Counterfeits manufactured in mass scale is not a new phenomenon and has its roots in Europe. What parallels can we see in counterfeiting techniques used today and that of 200 years ago?
Counterfeiting has its origins in a time when Europe ruled most of the known world and a handful of countries competed for the top dog position. They were will willing to do anything to gain or keep a commercial edge, so counterfeiting became widespread and even an encouraged form of enterprise.
The history of trademarks
The Netherlands were, for many years, the world leader in the technology of machine production. However after having a markedly open-door policy to foreign workers and technology-sharing the country began to see its competitive edge slowly being filed away. In 1751 the government finally implemented a law prohibiting the export of machinery and emigration of key skilled workers, but much of the damage had already been done. The U.K., the most powerful country in the world at that point, had been more wary of losing it's advantage over rivals. It had created a string of laws from 1719 to protect machinery and keep hold of skilled workers; in fact there was an outright emigration ban on high-value workers until 1825.
The empires of Europe grew increasingly competitive, in some cases allowed key technicians to leave their countries as industrial spies, with the offer of large rewards for securing specific technology. Most countries had patent laws, however they either usually required little proof of originality or deliberately didn’t recognise foreign technology. In fact, the U.K., France, The Netherlands and Austria all explicitly condoned the practice of patenting foreign technology until 1852. The U.S.A. didn’t acknowledge foreign patent rights until 1891.
A good example of this copyright mess can be seen in the invention or rather the patents held for the light bulb. Thomas Edison held all the relevant American patents however there were also multiple British, Italian and other American inventors who arguably created aspects of the light bulb. There were extensive disputes over whose patent infringed on whose, and to settle eventually Edison merged his company with that of British chemist Joseph Swan, to combine their Intellectual Property (IP) claims.
The history of counterfeits
From this point counterfeiting and IP theft became more widespread, as opportunistic "inventors" discovered the gap in the market for ripping off others' work. The increasing cost of the Empire and strained international relationships meant that international cooperation was in a slump and industrial espionage was the norm. During the 1890's, Germany were about to overtake Britain as the world leader in technology, and British companies regularly complained about seeing their technology used in German manufacturing. However the Germans complained that there was still no patent law in Switzerland, where the industries were regularly stealing German industrial chemical technology and as you can imagine, the list goes on.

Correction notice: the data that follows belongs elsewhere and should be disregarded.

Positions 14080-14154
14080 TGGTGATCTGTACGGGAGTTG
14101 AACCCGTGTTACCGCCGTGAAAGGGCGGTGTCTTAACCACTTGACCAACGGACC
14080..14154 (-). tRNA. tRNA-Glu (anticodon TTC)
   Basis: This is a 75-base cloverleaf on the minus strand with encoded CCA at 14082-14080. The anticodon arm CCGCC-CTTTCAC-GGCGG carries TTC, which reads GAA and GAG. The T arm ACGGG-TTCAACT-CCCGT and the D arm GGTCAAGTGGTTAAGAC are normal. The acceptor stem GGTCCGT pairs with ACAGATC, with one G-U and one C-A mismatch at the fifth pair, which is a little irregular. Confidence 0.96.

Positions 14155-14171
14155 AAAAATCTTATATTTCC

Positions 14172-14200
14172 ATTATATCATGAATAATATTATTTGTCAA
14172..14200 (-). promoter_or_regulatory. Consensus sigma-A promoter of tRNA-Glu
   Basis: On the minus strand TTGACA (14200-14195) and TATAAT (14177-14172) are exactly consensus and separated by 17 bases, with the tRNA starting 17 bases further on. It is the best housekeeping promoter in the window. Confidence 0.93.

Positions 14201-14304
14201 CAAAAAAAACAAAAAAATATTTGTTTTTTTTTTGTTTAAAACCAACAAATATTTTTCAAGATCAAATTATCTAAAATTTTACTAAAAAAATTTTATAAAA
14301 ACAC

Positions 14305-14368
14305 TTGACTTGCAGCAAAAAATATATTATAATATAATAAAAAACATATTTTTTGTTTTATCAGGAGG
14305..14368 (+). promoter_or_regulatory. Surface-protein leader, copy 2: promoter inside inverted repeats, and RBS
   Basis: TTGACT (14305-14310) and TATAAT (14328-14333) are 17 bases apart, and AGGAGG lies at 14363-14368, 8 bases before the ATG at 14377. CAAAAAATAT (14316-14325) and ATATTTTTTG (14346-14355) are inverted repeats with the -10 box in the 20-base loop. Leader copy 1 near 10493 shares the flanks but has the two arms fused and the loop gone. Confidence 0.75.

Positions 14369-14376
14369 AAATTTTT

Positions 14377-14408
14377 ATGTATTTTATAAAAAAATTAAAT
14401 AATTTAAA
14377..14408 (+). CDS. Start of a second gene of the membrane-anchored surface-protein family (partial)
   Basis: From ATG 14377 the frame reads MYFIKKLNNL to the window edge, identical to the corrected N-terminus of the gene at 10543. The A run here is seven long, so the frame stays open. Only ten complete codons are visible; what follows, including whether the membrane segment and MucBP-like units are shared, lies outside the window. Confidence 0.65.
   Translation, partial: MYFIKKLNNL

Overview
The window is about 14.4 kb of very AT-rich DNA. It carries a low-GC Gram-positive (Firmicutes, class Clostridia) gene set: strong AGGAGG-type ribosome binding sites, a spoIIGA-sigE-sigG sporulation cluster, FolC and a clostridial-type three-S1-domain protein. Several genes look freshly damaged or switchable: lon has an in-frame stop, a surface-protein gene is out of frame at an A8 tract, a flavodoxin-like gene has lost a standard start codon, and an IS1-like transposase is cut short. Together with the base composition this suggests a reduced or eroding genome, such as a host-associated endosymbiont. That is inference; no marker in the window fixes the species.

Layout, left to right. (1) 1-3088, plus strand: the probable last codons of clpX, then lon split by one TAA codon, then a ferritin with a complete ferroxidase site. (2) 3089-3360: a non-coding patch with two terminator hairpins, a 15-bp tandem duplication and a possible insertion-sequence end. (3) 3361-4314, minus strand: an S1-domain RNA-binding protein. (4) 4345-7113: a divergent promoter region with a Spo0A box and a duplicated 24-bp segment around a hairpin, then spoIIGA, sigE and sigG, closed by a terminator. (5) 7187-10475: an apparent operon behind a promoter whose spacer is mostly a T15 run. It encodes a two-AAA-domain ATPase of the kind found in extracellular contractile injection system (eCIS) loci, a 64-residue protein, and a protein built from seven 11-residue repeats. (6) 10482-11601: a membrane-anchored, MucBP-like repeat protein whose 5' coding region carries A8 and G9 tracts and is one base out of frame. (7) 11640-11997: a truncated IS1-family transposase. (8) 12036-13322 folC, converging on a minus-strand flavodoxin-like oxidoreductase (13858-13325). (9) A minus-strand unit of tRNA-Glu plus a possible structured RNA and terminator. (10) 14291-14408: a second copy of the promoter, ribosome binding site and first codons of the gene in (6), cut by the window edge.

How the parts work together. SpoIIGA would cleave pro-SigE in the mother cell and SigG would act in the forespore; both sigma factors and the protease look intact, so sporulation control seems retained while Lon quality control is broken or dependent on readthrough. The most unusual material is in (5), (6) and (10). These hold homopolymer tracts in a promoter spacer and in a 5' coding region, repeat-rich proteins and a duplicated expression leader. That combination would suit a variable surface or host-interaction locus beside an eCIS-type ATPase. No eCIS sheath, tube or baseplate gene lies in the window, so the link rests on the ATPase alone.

This happened in spite of the fact that since 1862 Britain had the “Merchandise and Mark Act”, the first trademark law, and an addition in 1887 added that products must detail their country of origin. This was aimed at German manufacturers who for years had been creating fake Sheffield cutlery, complete with fake trademark. This law made it illegal to essentially, what we now call, counterfeit a product and mislead businesses and consumers. However the German industries were quick to create workarounds in order to gain access to one of the richest and biggest consumer markets at the time. One of the first cases was the placement the country of origin only on the packaging, meeting the trading standards but when the product was removed it was impossible to tell where the product was from. Companies would also have some minor construction of an almost completed product done in the U.K. so they then warranted the “Made in England” stamp, popular in bicycles for example. Even more inventively, the “Made in Germany” stamp, would be placed in such a difficult position that it was practically impossible to see; “North British Sewing Machines (a German company) placed the country of origin stamp underneath the object which would take 4 people to lift.
We can draw many parallels to modern day practice, with the main perpetrators today Chinese firms. They account for over 80% of all counterfeit good production. The pattern reveals itself in a very similar format as before: From Chinese companies with Italian-sounding names to products falsely stamped with Made in Italy, some practices have lasted the test of time. There are also outright accusations of industrial espionage form multiple western countries, the U.K. most recently.
There are huge similarities but there are also stark differences. Counterfeited version of nearly every type of product are now available almost immediately. We live in a digital, globally-connected age where e-commerce is growing at almost 20% per year. Consumers now purchase directly from the manufacturer in many cases, mailing single item purchase directly to their home. There’s little customs and border controls can do short of searching every package to stem the flow of counterfeits. The creation of international counterfeit law and enforcement has taken hundreds of years for Europe, but the question now asks, how long will it take China? The internet accelerates the pace of change and the severity of impact, only time will tell as to how this counterfeiting saga will play out. However one thing we know for sure is that the only real preventative measures must adapt with the times; relying on border seizures is a little 1800's.